The appellant's representative argued that the paper goods in issue met all the criteria for the rebate - these goods were tax-paid and held at the time for taxable supply by way of sale in the ordinary course of the appellant's business. She noted that various items may be consumed in the provision of the appellant's finished food products, such as paper napkins, salt and pepper. In her view, nothing in the legislation supports the restrictive approach of denying the rebate on the "wrapping component" of the appellant's finished food products.

Counsel for the respondent argued that the goods in issue did not qualify for the rebate under section 120 of the Act. These goods are not sold to the customer and, therefore, cannot be held for taxable supply by way of sale, lease or rental. In the respondent's view, the goods in issue are for the appellant's own use and consumption in the delivery of its services to its clientele. They are simply used as a form of packaging, as wrapping, which is incidental to the delivery of food. Counsel for the respondent questioned the appellant's concept that it sells a product. In her view, the appellant merely sells food, and there is no difference between a cardboard cup with the McDonald's golden arch and a porcelain cup that an upscale restaurant might use for serving coffee. The appellant has chosen the throw-away packaging route. It is one way of marketing food, but, analytically, it is no different from the way in which a high-end restaurant markets its food. The goods in issue "are all simply throw-away items that assist McDonald's in getting the food to the customers' mouths."

Counsel for the respondent distinguished the present case from the Valleybrook Gardens case [2] on the ground that, here, there is no price difference in the price of a food product like a hamburger, whether the hamburger is served with or without a wrapping. She added that the goods in issue are not part of a food product. They are merely a means of delivering the food. Referring to the Techtouch case, [3] counsel argued that the combination of a paper wrapping and a hamburger does not result in the creation of a new product; it is still a hamburger.

Finally, should the Tribunal find that a wrapped hamburger amounts to a new product, counsel for the respondent urged the Tribunal to bear in mind the definition of "inventory" in section 120 of the Act; the new product (e.g. a hamburger) was clearly not held in inventory before or at January 1, 1991.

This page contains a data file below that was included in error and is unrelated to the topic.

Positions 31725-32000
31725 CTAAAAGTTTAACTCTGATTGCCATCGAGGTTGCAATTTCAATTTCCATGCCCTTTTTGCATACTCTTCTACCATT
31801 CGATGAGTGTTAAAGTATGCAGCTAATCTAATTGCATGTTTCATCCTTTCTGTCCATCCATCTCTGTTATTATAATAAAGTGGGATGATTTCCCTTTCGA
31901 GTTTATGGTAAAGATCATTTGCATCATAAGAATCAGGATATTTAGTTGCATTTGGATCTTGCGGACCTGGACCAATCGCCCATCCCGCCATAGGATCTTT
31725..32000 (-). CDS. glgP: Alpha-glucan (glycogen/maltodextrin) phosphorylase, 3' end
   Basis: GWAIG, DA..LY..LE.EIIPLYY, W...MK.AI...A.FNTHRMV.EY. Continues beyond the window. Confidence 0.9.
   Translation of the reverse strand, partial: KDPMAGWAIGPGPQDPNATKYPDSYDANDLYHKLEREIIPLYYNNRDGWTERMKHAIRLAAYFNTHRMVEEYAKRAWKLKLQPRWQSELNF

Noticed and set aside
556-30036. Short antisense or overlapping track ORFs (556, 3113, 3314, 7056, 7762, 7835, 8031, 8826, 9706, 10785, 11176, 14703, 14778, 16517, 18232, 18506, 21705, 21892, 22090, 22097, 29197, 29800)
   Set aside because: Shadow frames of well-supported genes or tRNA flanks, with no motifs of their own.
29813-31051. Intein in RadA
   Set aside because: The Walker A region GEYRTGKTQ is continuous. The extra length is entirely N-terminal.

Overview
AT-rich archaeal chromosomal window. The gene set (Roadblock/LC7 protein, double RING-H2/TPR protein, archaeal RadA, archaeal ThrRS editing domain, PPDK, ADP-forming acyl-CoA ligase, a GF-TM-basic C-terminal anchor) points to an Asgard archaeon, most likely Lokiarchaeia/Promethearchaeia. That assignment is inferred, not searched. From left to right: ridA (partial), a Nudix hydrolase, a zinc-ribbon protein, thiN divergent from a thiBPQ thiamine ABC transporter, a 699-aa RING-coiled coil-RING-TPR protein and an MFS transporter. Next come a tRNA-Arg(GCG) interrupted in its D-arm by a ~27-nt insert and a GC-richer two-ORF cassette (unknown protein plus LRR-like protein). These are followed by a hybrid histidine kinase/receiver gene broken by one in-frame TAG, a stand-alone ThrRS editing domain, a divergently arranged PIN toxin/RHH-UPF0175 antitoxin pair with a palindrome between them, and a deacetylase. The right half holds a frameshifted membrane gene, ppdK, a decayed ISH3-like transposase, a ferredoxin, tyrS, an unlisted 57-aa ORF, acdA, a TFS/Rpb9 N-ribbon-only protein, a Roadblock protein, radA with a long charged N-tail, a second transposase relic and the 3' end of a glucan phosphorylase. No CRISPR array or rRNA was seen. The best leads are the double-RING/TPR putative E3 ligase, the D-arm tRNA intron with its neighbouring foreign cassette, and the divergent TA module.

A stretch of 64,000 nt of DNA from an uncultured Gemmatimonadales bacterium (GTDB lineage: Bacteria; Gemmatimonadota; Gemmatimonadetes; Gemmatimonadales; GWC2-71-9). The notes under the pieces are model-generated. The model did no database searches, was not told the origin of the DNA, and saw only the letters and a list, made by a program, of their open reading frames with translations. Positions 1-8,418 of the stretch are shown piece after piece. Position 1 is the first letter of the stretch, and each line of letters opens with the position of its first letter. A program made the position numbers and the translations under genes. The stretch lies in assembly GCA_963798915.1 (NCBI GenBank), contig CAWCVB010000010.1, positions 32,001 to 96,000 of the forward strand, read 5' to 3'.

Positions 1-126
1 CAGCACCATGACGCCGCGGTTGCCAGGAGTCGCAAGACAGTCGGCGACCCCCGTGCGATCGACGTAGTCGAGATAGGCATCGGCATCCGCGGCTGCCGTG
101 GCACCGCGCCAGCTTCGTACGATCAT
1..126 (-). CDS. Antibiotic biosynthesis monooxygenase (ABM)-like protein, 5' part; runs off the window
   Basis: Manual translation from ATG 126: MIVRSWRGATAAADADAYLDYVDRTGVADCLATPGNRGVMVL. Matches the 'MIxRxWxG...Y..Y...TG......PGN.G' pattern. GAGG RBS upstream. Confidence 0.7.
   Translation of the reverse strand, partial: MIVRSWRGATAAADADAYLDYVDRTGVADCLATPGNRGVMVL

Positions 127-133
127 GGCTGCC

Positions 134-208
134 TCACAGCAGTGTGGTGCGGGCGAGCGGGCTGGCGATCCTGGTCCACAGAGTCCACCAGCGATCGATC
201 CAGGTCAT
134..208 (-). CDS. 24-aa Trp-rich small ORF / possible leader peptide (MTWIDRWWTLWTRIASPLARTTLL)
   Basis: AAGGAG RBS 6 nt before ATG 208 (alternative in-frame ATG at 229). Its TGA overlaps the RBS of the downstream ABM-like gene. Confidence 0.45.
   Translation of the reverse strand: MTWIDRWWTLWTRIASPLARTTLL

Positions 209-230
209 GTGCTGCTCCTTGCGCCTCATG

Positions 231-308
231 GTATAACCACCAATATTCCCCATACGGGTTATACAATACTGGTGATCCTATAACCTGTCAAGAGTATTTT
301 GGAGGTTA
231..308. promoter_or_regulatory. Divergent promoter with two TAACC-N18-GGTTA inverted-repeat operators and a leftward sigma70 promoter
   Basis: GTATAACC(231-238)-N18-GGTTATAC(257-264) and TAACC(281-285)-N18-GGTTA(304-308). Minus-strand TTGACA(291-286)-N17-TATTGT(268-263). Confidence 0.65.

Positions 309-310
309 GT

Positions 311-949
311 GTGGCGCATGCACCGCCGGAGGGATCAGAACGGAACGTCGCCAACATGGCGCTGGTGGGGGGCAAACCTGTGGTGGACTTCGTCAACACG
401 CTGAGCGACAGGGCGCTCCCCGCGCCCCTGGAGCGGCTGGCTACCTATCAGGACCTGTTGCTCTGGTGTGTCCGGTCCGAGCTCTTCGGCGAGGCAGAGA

Having carefully reviewed the evidence and considered the arguments, the Tribunal is of the opinion that the appeal must be dismissed. The paper goods held by the appellant on January 1, 1991, were not held for taxable supply by way of sale, lease or rental, but rather were essentially used and consumed in the delivery of the appellant's food. The Tribunal agrees with the respondent that these goods are merely throw-away items that assist the appellant "in getting the food to the customers' mouths." The Tribunal is not convinced by the appellant's basic contention that the paper goods combine with the various food items to bring about a wholly new food product. In the Tribunal's view, the goods in issue are not intrinsic components of a new food product. To consider the container for french fries as being incorporated into and forming a part of a new food product appears to be, in the Tribunal's opinion, somewhat far-fetched. In light of the foregoing, the goods in issue do not qualify for the rebate under section 120 of the Act.

The appeal is dismissed.


[Table of Contents]

1. R.S.C. 1985, c. E-15, as amended by S.C. 1990, c. 45, s. 12.

2. Valleybrook Gardens Ltd. v. The Minister of National Revenue, Canadian International Trade Tribunal, Appeal No. AP-91-186, October 19, 1992.

3. Techtouch Business Systems Ltd. v. The Minister of National Revenue, Canadian International Trade Tribunal, Appeal No. AP-91-206, September 18, 1992.


Initial publication: June 16, 1997

Case Number(s)

AP-92-078

Attachment(s)

Status

Publication Date

Tuesday, January 1, 1980

Modification Date

Wednesday, February 4, 2004